Twelve Sensory Strategies for a Sensational Summer
Yahoo! Summer is here … and so are your kids. Even if you’ve packed those months off full of camps, vacations, and outings, you may find there is downtime to deal with. Boredom is not a bad thing when it leads to creativity, and honestly, you need to let boredom settle in a little for that to happen. Those pauses can also help your child work on problem-solving and impulse control.
Having a bowl of ideas for your kids to choose from or a jar with ideas on popsicle sticks for kids to select can help them start to learn to come up with ideas of their own. A game or activity with different sensory strategies is a good idea too. In addition, consider the following summer sensational ideas:
1. Plant a Garden
Great for heavy work and patience, planting a garden will provide hours of work, and results in two to four weeks can teach delayed gratification.
2. Get Outside
Just go out. Rain or sunshine, the summer is a great time to enjoy the outdoors. Go for a walk, ride a bike, climb a tree, or play a game.
3. Find the Water
It can be a pool, waterfall, creek, or just the rain running down the waterspout from your roof. Water is therapeutic and a terrific sensory filter.
4. Get Crafty
Declare an art activity day. Include coloring, drawing, pottery, sand sculptures, jewelry-making, and more. Modern art is great too, so grab those recyclables, paper towel rolls, and items you think are just junk and see what your child’s imagination can create.
5. Visit the Library
Sure you can order on Amazon, but a trip to the library is full of touch, smells, sights, sounds, and sensations. You may want to spend a bit of time just flipping through books or reading quietly, too.
6. Try a New Puzzle
A visual delight and a terrific way to pass the time, puzzles work on sensory processing, visual tracking, shape, and imagery as well as geometry. Choose a level that can be accomplished in either a single sitting or two to three sittings for younger kids. For older children and teens, a large puzzle can be a summer project.
7. Hit the Bowling Alley
Bowling is terrific for sensory-seeking and sensory-under-responsive kids. The weight of the ball and the sound of the pins being knocked down provide a cause-and-effect sensory experience with friends and family.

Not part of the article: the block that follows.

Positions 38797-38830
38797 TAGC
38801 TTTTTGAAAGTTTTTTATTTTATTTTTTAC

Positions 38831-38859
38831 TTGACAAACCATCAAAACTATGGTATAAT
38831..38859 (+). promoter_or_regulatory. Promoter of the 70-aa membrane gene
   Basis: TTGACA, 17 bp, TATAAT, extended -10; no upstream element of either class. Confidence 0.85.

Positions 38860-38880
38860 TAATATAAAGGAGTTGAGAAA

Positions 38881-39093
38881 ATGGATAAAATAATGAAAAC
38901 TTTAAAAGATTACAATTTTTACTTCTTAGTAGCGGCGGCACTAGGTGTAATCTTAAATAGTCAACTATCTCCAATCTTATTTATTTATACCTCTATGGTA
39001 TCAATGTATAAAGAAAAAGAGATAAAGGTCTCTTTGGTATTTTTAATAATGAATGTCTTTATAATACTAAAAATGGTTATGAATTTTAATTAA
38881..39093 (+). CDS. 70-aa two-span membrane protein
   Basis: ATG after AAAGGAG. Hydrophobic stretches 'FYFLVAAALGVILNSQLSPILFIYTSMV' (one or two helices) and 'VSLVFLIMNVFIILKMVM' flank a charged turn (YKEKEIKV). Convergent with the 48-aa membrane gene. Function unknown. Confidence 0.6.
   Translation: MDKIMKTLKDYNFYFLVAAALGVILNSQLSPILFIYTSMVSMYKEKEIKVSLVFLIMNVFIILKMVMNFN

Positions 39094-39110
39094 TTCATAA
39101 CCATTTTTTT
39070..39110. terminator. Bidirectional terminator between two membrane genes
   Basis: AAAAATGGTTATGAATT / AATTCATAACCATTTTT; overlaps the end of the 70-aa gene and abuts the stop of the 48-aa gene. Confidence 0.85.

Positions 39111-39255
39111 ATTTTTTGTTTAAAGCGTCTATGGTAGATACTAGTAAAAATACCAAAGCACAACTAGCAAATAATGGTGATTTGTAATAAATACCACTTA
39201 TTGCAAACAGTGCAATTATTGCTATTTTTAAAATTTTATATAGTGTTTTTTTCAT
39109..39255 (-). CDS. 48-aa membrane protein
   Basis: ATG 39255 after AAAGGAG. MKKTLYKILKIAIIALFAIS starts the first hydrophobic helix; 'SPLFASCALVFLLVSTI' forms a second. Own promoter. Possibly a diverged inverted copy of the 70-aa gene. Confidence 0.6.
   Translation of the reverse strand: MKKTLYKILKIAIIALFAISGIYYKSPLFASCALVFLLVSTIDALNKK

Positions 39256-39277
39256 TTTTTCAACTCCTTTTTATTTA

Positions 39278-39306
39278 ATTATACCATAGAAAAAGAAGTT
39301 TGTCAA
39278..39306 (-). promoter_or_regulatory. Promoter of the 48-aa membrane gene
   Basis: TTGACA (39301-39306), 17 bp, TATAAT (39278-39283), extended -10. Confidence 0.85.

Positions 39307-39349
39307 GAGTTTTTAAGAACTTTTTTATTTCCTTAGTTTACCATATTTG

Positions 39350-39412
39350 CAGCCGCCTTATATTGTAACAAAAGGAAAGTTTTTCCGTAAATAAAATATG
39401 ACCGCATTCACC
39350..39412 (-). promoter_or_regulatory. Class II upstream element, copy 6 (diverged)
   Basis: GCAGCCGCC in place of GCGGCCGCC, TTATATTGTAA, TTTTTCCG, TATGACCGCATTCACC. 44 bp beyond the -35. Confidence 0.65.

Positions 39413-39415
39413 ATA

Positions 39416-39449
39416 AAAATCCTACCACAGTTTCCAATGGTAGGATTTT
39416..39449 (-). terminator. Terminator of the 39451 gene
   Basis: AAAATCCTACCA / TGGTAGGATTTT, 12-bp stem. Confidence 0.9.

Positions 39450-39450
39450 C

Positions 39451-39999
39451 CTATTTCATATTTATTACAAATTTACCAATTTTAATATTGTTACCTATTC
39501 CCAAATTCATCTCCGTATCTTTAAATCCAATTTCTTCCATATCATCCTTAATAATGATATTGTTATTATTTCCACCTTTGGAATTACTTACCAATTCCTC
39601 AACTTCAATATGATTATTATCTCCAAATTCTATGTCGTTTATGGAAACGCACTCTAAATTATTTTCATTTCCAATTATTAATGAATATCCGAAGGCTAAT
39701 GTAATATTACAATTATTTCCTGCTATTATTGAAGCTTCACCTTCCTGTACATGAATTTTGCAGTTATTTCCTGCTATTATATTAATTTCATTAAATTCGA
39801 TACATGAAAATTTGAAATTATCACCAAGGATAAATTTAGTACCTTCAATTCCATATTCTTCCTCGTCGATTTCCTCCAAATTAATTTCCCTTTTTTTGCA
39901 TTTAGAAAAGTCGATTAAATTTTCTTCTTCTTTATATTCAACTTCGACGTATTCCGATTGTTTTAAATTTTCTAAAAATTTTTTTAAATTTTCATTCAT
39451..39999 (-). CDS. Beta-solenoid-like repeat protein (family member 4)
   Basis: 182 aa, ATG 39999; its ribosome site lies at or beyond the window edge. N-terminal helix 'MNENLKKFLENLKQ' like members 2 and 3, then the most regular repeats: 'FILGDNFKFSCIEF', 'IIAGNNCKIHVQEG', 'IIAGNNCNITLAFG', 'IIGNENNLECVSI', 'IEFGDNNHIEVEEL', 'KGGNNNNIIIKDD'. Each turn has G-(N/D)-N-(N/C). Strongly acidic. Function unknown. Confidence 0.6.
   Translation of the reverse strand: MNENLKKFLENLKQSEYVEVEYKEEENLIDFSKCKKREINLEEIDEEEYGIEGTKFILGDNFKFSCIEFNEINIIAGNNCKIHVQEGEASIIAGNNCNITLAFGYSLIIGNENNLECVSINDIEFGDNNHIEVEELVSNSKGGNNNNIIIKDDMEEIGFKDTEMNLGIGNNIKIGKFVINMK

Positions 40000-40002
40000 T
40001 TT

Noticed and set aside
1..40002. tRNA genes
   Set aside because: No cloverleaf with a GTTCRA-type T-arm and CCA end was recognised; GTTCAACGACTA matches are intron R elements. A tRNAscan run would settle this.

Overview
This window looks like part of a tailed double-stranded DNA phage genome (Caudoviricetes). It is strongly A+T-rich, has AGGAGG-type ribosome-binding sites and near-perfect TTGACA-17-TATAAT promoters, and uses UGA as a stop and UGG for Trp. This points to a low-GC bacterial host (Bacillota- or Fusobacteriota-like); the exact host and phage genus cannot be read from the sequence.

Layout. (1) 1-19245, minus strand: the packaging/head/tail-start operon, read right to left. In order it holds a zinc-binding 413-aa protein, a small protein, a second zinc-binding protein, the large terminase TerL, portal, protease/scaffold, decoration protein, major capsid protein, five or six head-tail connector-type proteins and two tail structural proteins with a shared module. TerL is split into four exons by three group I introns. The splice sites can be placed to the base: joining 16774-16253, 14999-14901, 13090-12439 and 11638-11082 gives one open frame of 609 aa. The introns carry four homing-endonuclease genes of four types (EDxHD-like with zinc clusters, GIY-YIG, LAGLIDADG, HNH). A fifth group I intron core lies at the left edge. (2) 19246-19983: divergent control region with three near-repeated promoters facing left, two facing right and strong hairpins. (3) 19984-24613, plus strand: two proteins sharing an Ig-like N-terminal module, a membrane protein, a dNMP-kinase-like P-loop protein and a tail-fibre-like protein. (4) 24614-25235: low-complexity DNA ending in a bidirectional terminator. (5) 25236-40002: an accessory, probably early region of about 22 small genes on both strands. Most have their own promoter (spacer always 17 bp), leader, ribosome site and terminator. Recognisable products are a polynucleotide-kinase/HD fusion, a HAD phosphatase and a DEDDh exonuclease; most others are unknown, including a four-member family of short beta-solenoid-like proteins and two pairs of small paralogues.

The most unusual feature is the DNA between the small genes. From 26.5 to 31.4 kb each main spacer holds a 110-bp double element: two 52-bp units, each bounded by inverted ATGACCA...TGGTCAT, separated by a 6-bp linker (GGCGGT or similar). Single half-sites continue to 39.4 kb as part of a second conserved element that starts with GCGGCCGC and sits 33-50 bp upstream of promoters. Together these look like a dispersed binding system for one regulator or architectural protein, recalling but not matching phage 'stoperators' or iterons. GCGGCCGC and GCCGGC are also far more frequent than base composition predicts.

8. Find a New Playground
Google can help you here to locate a playground within a certain radius or zip code. Motor planning, balance reactions, gross motor skills and social skills like waiting, patience, and turn-taking will all be challenged on this afternoon outing.
9. Find a Forest
Another visit to Google, and you can be on your way to a great hike in a neighborhood, state, or national park filled with wildlife, trails, and nature. This can provide a sensory outing like no other with physical, emotional, and spiritual benefits.
10. Take a Trip to the Farmers Market
Need to stock up on your fruits and vegetables? Head out to your local farmers market and let your child do the shopping. Weighing, seeing, smelling, and touching all come into play as well as calculations, navigation, and patience.
11. Try a New Sport
Summer is a great time to learn a new skill such as swimming, surfing, boogie-boarding, boating, or water-skiing. Take advantage of this opportunity to try a new sport or beef up skills on one your child may already enjoy.
12. Get on Some Wheels
Biking, skating, and skateboards can be a real thrill if used with proper safety equipment. Early-morning or late-evening hours are perfect for outdoor pavement activities when the weather is not as hot and the sun is a bit lower in the sky. If your child is starting out on a bike, try a balance bike to start and then work up to a bike with pedals.